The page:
The state board that licenses and disciplines physicians should distance itself from the medical establishment and open its records to the public, legislative analysts say.
The 15-member Board of Physician Quality Assurance, which by law has only three non-physicians, should also add two more consumer members, according to a review by the legislature's Department of Fiscal Services.
The recently released audit concludes that while the board's performance has improved in its three years of work, several major changes are still needed to ensure the competency of Maryland's doctors.
The audit focuses on the tight relationship between the licensing board and the Medical and Chirurgical Faculty of Maryland, the state medical society.
Under state law, Med-Chi members are required to review nearly all serious charges brought to the board against a doctor. That process of "peer review" often stretches out unnecessarily for months, undermining the disciplinary process. And the public perception persists that doctors are "far too protective" of their colleagues, the audit says.
The audit suggests that the board refer some charges to other experts, rather than Med-Chi, a suggestion that could result in the state's hiring medical experts. Med-Chi does not charge the state for its peer reviews.
The audit also recommends taking away Med-Chi's power to nominate 10 of the board's 15 members, saying that the process may give the society too much control over the board.
Dr. Israel H. Weiner, chairman of the board, said the audit raises some good suggestions. But he said doctors -- whether in Med-Chi or not -- are the only people qualified to pass judgment on their colleagues.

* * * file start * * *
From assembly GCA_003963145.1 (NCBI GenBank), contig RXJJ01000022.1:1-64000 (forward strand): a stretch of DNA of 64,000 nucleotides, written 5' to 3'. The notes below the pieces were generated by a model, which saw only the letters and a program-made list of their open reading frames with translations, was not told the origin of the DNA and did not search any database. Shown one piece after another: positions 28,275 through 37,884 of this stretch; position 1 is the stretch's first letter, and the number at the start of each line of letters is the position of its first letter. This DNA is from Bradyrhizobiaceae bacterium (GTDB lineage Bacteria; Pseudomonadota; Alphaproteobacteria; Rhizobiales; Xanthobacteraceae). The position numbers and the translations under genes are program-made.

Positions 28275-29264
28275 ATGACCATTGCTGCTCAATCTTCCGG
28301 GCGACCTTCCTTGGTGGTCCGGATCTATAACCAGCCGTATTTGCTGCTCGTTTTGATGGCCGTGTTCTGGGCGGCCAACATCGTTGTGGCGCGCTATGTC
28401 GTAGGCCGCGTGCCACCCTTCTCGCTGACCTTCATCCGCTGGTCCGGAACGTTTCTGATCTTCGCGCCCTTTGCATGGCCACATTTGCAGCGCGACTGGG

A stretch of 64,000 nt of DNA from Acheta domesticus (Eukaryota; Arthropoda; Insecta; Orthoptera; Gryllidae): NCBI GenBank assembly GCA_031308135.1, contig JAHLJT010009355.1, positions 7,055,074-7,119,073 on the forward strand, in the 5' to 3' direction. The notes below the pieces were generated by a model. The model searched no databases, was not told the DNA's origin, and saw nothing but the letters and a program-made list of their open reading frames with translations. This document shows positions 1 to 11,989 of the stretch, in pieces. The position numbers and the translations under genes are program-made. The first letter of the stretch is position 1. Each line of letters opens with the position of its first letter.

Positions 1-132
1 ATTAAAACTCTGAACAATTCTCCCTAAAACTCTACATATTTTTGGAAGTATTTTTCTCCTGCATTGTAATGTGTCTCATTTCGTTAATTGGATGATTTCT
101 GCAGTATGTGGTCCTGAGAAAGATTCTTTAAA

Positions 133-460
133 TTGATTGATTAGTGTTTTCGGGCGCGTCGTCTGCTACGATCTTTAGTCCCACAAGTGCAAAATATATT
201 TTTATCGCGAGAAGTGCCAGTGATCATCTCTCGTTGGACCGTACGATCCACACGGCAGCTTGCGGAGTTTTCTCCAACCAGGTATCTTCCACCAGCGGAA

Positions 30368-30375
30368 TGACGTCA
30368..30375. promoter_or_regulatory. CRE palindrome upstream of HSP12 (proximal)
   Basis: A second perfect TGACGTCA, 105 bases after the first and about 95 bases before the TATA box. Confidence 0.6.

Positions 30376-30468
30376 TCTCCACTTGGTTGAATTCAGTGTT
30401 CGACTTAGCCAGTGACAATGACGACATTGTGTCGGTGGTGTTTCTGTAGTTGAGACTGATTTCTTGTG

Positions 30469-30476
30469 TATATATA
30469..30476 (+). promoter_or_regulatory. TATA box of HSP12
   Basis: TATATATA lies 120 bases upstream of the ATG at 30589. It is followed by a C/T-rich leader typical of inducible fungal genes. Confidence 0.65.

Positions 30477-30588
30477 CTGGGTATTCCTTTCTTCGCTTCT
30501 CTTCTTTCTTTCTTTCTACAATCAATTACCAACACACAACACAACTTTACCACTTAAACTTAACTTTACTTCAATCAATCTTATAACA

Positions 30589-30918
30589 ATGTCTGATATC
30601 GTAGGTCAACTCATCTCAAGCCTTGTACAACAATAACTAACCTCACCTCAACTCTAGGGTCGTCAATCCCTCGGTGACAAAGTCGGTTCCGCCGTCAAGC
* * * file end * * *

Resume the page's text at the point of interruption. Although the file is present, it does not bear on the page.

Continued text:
"I think there is this perceived distrust of doctors reviewing themselves," Weiner said. "But that's what you're stuck with. No one else can review them when it comes to [assessing] standards of care."
A Med-Chi representative also disputed the audit's suggestions.
"The mark of every profession is its ability and competence in policing its own," said Gerard E. Evans, Med-Chi's chief lobbyist in Annapolis. "Med-Chi's role is consistent with every other profession's role in Maryland."
Evans said the review board, which was created by merging two other boards in 1988, is "a relatively new system."
"Yes, it has some kinks to be worked out," Evans said.
The audit suggests that the board should open its operations to more public scrutiny. By law, only its final formal conclusions can be made public. Even some final disciplinary actions are not made public, and patients who file complaints are kept in the dark about their cases.
"Denying consumers and complainants access to information serves the profession at the expense of the public; it is not in the public interest," the audit reads.
Weiner agreed that the board should be allowed to make more information public and has proposed making all of the board's charges public.
The General Assembly may consider the audit's recommendations when it convenes in January.